Government advisors have told the new prime minister the UK can’t rely on shale gas to solve the cost-of-living crisis.
In a letter to Liz Truss, published today, the Climate Change Committee and the National Infrastructure Commission said:
“The UK cannot address this crisis solely by increasing its production of natural gas.
“Greater domestic production of fossil fuels may improve energy security, particularly this winter. But our gas reserves – offshore or from shale – are too small to impact meaningfully the prices faced by UK consumers.”
The organisations called for policies to reduce wasted energy and to boost cheap, secure low carbon production in the UK.
The letter, signed by the CCC’s chair, Lord Deben, and Sir John Armitt, chair of the NIC, said:
“Energy security and reducing the UK’s exposure to volatile fossil fuel prices requires strong policies that reduce energy waste across the economy and boost domestic production of cheap and secure low carbon energy.”
They recommended the government should:
- Invest now in energy efficiency in buildings to reduce wasted energy
- Provide and promote a comprehensive energy advice service
- Deliver a working market-based mechanism for low-carbon heat
- Make full use of new auctions for onshore wind and solar
- Deliver updated national policy statements for energy and resolve barriers to deployment of strategic energy infrastructure
“There is an opportunity in the coming months to deliver policies which will drive a recovery that secures a long-term advantage for the UK. By doubling down on efforts to end our dependence on gas we can lower consumer energy costs and make meaningful contributions towards combatting climate change.”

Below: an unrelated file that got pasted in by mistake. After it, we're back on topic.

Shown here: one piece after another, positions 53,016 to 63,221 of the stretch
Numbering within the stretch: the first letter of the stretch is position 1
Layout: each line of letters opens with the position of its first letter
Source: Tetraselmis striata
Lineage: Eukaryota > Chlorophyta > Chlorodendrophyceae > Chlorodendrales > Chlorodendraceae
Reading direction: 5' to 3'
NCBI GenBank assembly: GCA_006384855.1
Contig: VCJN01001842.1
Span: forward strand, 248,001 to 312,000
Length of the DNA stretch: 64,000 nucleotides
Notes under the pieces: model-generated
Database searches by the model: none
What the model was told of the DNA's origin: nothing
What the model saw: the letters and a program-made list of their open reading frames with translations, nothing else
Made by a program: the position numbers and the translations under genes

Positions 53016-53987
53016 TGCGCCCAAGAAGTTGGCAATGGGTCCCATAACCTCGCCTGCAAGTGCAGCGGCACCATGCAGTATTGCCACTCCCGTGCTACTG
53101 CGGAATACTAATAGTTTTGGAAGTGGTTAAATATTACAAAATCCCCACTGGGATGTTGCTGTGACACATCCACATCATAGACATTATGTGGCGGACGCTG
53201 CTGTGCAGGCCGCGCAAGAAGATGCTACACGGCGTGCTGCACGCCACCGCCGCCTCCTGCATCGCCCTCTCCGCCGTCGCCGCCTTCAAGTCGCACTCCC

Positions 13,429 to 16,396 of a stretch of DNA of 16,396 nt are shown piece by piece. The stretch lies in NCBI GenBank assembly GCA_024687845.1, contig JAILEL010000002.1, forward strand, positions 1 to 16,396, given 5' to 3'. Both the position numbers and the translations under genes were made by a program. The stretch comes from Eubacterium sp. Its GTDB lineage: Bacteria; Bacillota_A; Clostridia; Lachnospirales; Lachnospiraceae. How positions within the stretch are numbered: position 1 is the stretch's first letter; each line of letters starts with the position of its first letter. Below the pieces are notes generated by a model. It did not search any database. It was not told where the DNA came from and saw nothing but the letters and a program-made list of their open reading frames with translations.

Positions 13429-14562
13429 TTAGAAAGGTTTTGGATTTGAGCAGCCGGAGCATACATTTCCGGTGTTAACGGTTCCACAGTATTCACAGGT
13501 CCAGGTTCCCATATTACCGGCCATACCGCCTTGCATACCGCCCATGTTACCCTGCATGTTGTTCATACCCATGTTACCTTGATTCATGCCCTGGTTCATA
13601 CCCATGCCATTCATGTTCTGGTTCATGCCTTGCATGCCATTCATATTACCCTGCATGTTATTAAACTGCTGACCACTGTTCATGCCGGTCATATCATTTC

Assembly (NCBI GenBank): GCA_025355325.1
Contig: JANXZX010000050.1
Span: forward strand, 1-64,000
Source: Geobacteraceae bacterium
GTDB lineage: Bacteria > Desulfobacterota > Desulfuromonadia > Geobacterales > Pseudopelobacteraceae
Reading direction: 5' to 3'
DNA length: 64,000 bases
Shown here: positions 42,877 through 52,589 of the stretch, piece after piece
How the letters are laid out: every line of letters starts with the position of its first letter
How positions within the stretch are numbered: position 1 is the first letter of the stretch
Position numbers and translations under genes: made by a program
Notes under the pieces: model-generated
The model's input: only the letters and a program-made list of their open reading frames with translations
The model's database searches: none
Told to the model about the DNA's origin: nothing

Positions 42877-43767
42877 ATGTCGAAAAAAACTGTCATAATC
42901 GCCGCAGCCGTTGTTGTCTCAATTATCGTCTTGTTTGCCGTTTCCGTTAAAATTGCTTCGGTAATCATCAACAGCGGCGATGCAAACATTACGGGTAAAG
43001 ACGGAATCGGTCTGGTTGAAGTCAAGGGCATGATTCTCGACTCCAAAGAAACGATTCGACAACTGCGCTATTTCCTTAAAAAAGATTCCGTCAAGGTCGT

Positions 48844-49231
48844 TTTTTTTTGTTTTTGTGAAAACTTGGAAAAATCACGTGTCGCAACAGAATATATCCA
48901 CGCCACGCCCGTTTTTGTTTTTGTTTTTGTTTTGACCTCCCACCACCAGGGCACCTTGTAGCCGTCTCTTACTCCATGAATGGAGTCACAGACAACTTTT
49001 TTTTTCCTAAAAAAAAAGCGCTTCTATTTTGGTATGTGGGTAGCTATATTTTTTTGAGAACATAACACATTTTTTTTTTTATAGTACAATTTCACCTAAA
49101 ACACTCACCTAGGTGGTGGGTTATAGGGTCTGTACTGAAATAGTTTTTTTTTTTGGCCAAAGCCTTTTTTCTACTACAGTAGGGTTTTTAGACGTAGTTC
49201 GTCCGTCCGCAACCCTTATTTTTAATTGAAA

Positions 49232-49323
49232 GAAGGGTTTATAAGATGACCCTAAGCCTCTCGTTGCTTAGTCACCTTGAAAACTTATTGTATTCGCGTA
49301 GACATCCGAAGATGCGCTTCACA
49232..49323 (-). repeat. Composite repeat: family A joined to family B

Media reports have suggested that perhaps as early as this week Liz Truss’s administration will lift the moratorium on fracking.
This has been in place since November 2019 after fracking induced earthquakes at Cuadrilla’s Preston New Road site.
There have also been repeated calls from the shale gas industry for a relaxation of the seismicity rules on fracking and removal of shale gas planning applications from local authority control.
Critics of shale gas have argued that production will not get underway quickly enough to help soaring bills this winter, or even next. There are no active shale gas sites in the UK and no current planning permissions for fracking.
The new prime minister has said there should be a “clear public consensus” behind shale gas. But there is currently no indication of how this would be measured.